Rare Disney Memorabilia Set for Auction
A treasure trove of cool Disney memorabilia is set to be auctioned on June 18 by Van Eaton Galleries. Among the cool items up for sale are the original score for the first song ever written for a Mickey Mouse cartoon, an early doll signed by Walt and blueprints of Disneyland from the original builder of the park’s train. The sale takes place on June 18 at the gallery in Sherman Oaks.
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Perhaps the coolest item is a complete Kem Weber-designed Disney Studios animator’s office from about 1940, including a desk, sitting chair and floor. Individual pieces of Disney office furniture have come up for sale before but not a complete office set like this. The estimated price is $60,000-$80,0000.
Also up for auction is the hand-written score for “Minnie’s Yoo-Hoo,” the first original song composed for a Disney cartoon, appearing in Mickey’s eighth theatrical short ("Mickey’s Follies"). As important, it also became the theme song for the soon-established Mickey Mouse Clubs. The song was written by Carl Stalling, a friend of Walt's. Up for auction is 10 sheets of Stalling’s hand-written score for "Minnie’s Yoo-Hoo" together with the original printed sheet music. Estimated at $15,000-$25,000.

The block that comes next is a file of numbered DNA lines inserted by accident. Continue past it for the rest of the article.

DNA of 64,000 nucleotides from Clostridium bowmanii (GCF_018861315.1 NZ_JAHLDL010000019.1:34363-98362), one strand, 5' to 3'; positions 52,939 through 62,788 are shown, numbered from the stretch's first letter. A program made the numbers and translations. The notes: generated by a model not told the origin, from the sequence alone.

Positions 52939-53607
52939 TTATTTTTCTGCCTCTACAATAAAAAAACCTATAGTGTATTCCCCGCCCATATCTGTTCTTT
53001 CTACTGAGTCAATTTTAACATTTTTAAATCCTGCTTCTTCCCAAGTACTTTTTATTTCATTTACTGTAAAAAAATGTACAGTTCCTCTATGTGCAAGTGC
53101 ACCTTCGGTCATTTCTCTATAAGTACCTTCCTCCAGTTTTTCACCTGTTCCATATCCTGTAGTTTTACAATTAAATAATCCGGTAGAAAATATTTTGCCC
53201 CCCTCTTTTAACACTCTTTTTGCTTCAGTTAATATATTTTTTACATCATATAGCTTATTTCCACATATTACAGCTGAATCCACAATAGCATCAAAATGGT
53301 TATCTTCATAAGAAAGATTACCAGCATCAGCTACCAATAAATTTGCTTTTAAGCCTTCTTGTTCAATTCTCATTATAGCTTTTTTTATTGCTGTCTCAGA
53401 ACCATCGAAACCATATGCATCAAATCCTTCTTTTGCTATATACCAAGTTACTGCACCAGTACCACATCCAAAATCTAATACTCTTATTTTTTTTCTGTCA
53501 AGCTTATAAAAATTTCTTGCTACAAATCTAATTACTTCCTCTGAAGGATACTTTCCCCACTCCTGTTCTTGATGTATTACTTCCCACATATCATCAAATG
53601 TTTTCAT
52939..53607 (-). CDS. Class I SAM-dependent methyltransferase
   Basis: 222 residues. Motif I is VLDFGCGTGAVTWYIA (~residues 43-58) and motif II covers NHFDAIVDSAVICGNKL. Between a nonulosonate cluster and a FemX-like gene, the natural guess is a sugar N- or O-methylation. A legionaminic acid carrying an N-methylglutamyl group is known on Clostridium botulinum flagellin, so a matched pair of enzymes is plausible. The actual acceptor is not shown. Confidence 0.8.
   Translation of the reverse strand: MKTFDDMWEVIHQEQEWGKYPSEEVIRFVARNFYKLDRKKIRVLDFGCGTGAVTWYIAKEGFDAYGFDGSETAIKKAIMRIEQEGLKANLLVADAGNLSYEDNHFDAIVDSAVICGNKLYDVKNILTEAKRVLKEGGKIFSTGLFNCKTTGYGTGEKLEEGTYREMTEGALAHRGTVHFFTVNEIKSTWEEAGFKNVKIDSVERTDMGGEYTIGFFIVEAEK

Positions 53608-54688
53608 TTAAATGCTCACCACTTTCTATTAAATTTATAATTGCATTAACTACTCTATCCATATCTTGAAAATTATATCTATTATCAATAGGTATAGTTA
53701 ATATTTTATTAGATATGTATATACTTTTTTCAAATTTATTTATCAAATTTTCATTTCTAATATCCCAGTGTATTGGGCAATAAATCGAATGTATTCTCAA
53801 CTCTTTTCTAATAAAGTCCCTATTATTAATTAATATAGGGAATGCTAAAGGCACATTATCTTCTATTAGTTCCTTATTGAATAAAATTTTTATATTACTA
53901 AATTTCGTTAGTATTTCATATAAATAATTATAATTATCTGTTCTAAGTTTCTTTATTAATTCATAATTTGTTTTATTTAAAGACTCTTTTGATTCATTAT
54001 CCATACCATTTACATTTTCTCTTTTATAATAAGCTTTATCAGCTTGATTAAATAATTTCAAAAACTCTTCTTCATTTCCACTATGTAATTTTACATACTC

Also being sold are several drawings from Walt Disney’s original collaborator, Ub Iwerks, from the first two Mickey cartoons ("Steamboat Willie" and "Plane Crazy") estimated at $4,000-$6,000. A potentially cheaper (but no less cool) early item up for sale is one of the first Mickey Mouse watches (estimate: $1,500-$2,000), first sold at the 1933 Chicago World’s Fair (pictured above).
The Disneyland blueprints (est. $15,000-$20,000) come from the train builder and were found by his widow. Blueprints have occasionally come up for sale but remain rare and highly sought-after by collectors.
Several very desirable Annette Funicello items are also being sold — with the proceeds benefiting the Annette Funicello Research Fund for Neurological Diseases — including Funicello’s personal Mickey Mouse Club mouse ears and a club sweater she wore. Both items come directly from the estate.
by Aaron Couch
by the Associated Press
by Richard Newby
by Scott Feinberg